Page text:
Integrating distributed data is the most important enabler of Big Data analytics, according to a recent Ventana Research study.
The study revealed several surprises, including responses from 240 qualifying participants at enterprise, large, midsize and small companies. For instance, 35 percent of organizations are using custom-built systems that were not really created for Big Data in the first place, such as analytic databases, spreadsheets and a RBDMS. Only one in three, or 31 percent, use Hadoop, and 17 percent use in-memory databases.
That’s not going as well as they might have expected: Ventana noted a correlation between satisfaction with Big Data and the use of Hadoop or in-memory solutions over RDBMS on standard hardware. BI tools are the most popular for query, reporting and analysis. It’s shocking, I know, but the research shows “those using analytics tools designed for Big Data perform better.” About 48 percent of companies in this survey agreed.
“In particular, users of in-memory systems and Hadoop most often reported significant improvement in the results of their activities and processes from using Big Data analytics,” notes the executive summary, which is available as a free download (with registration).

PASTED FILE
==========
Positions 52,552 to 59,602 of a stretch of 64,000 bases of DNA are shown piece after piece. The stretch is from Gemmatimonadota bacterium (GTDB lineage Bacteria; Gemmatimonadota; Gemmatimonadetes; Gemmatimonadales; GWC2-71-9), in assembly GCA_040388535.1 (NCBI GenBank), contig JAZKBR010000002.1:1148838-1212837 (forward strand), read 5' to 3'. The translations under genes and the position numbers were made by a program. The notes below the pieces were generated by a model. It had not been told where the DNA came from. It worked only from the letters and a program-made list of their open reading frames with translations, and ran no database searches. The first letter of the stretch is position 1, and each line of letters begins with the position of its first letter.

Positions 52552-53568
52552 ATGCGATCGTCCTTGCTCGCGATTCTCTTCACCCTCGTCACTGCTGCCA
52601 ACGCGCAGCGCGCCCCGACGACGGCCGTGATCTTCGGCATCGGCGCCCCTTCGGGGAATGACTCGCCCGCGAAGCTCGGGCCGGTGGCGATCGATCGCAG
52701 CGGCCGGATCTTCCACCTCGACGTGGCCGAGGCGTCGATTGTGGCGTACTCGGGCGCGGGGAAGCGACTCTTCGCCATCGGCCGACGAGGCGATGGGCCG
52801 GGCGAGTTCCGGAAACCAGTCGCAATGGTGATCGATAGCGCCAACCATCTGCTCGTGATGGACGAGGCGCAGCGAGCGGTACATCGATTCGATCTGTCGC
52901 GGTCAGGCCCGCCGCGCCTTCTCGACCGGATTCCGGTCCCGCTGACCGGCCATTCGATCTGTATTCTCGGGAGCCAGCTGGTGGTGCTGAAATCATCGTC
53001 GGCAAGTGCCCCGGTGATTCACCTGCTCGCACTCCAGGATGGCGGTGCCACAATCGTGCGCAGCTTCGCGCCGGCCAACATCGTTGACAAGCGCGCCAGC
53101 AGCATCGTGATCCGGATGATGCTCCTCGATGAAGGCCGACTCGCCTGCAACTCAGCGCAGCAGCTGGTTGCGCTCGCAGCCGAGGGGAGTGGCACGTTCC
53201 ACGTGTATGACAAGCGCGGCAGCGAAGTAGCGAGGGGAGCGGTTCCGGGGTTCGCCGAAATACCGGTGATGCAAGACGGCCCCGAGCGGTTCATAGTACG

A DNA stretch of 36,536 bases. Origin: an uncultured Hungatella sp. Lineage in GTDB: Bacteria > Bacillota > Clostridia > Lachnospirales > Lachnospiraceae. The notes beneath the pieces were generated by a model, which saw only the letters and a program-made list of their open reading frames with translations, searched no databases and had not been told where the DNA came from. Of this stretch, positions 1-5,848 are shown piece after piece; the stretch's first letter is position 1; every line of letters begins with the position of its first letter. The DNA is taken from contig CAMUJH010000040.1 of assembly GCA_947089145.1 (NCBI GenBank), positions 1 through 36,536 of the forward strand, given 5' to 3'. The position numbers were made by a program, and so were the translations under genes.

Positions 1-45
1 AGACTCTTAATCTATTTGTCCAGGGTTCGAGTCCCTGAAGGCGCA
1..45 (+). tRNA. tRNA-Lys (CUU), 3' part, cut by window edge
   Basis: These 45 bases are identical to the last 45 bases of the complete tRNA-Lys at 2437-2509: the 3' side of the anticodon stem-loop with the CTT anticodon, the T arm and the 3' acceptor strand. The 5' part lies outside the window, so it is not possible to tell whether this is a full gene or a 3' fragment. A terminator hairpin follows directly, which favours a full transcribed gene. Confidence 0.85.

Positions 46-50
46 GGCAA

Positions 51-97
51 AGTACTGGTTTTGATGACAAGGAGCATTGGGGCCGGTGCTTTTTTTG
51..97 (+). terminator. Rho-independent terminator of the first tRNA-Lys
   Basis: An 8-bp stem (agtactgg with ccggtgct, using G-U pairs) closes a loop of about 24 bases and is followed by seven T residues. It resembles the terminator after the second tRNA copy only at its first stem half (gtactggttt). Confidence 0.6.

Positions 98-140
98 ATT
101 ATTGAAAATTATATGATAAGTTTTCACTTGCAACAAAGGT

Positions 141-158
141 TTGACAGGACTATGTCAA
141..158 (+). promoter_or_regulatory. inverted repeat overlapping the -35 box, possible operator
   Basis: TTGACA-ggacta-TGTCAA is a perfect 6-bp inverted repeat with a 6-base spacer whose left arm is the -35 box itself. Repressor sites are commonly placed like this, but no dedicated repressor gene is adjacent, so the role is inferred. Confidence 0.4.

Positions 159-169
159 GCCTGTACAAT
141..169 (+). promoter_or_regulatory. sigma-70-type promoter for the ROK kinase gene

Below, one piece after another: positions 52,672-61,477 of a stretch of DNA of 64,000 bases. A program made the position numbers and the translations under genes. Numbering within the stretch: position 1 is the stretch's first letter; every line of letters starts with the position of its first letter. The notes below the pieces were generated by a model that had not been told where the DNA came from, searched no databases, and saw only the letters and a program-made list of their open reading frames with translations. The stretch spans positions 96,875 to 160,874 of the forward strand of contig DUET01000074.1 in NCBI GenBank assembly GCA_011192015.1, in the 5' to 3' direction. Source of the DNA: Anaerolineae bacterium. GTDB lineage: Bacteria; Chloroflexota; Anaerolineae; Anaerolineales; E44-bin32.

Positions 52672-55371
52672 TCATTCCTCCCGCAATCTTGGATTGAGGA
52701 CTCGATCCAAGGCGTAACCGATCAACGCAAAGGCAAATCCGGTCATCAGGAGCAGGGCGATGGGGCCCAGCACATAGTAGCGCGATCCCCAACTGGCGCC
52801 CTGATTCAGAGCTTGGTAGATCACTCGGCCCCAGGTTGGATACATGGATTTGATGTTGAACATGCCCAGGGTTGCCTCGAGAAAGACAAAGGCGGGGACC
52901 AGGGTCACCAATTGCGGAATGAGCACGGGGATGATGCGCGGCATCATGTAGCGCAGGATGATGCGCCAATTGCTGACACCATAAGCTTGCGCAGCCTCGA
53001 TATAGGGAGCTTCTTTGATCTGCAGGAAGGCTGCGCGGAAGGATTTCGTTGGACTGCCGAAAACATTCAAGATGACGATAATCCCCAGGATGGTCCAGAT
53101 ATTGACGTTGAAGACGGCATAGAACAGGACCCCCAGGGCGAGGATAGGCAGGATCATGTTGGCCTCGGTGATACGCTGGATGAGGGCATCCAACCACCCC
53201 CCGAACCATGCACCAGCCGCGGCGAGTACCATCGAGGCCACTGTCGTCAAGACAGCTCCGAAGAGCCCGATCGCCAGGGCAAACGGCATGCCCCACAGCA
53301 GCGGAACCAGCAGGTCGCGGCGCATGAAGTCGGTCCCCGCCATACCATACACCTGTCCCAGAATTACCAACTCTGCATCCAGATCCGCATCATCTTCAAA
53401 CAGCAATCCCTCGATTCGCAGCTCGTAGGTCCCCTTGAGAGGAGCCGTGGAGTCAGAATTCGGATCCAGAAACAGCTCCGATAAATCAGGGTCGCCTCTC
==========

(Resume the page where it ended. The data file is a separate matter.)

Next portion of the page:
Integration of diverse data sets is also a key component of how organizations define Big Data, with 76 percent saying that Big Data means analyzing data from all sources, rather than one. The next closest “definition” was finding patterns in large, diverse data sets in Hadoop (56 percent), followed by analyzing all data, not just sampling it (55 percent).
So, from this we can surmise that people expect Big Data to deliver that ever-elusive capability of bringing together all the data. That’s understandable. It’s a big task, though, so it’s also not surprising that more people are not satisfied (47 percent) with their organization’s integration of information for creating Big Data analytics than are satisfied (40 percent).
Data quality is another major opportunity for growth, with two out of five saying data quality and information management problems are an issue when it comes to improving Big Data analytics.
Overall, though, those who are using Big Data, and that’s about half, were satisfied or very satisfied with their efforts.
As Ventana Research’s BI analyst Tony Cosentino notes in a recent Information Management blog, some of the results were surprising. For instance, companies report a wide range of uses for Big Data, suggesting it’s not following the typical technology adoption curve. This could support those who see Big Data as a major disrupter to how data influences our lives and business.